In recent years, the problem of vesicoureteral reflux in children has received increasing attention from urologists. Newer and better diagnostic techniques have made the diagnosis evident, where before it might have been missed. Cinefluoroscopy, used alone and in conjunction with pressure flow techniques, has made it possible to diagnose transient and minimal reflux and also to evaluate reflux as to the intravesical pressure and volume at which it occurs.1 Better understanding of the physiology of the ureterovesical junction and of the bladder neck have led to the application of more successful surgical techniques to prevent reflux and to facilitate bladder emptying.
At the Squier Urological Clinic, every effort is made to treat vesicoureteral reflux by conservative means. The patients receive chemotherapy and periodic urethral dilatations. Older children, who can cooperate, are instructed to employ multiple gentle voidings to empty the bladder. This conservative treatment is pursued in the hope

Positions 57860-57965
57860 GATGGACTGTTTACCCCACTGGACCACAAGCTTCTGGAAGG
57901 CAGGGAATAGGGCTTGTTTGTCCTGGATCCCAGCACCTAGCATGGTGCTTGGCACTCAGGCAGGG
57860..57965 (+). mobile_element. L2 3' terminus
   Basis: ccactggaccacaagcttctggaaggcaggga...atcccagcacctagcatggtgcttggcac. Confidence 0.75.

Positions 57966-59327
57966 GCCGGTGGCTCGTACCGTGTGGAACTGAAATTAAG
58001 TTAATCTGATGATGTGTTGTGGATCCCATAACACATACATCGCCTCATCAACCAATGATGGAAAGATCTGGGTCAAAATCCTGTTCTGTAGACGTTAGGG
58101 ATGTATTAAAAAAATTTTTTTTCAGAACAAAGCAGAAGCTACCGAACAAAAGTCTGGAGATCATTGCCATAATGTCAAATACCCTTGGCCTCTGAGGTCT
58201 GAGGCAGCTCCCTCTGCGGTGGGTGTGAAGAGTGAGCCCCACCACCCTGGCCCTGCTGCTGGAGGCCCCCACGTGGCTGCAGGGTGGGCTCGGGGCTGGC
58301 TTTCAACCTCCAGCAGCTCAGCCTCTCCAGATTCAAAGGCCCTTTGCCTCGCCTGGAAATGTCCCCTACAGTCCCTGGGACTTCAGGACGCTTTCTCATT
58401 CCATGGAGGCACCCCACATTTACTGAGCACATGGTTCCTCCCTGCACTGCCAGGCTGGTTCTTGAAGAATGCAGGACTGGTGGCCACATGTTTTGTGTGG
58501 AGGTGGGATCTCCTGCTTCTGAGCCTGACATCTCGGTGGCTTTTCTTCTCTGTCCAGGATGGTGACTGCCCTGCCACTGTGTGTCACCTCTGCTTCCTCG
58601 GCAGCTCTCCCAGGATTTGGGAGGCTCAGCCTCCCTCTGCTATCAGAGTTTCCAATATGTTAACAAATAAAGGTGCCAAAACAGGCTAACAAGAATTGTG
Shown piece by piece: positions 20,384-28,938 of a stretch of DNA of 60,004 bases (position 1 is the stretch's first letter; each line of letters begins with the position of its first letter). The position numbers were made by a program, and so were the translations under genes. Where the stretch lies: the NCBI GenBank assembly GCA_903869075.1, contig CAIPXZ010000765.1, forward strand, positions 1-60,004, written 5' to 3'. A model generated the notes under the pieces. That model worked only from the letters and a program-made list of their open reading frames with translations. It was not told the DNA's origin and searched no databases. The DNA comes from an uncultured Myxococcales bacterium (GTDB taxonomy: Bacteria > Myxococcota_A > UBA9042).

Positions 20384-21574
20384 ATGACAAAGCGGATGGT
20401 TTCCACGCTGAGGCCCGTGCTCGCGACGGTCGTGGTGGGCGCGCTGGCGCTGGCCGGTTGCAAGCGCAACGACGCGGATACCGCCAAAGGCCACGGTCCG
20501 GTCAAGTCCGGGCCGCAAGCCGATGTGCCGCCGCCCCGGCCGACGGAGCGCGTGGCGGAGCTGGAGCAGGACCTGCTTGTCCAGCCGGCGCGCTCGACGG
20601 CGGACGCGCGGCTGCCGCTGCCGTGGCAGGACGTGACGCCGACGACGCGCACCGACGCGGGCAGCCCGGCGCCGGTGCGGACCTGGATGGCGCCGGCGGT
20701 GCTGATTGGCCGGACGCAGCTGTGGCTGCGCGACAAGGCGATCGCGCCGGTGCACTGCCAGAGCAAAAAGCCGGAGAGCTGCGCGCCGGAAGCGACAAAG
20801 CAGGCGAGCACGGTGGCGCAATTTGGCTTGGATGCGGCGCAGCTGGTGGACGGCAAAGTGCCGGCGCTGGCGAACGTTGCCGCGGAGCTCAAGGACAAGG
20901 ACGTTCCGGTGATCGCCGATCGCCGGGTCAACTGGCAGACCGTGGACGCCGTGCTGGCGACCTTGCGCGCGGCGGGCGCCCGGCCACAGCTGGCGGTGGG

FORTUNOFF S. The Reflux Ureter: Does it Protect the Opposite Kidney From Excessive Bladder Pressures? Am J Dis Child. 1964;107(4):393–397. doi:10.1001/archpedi.1964.02080060395011
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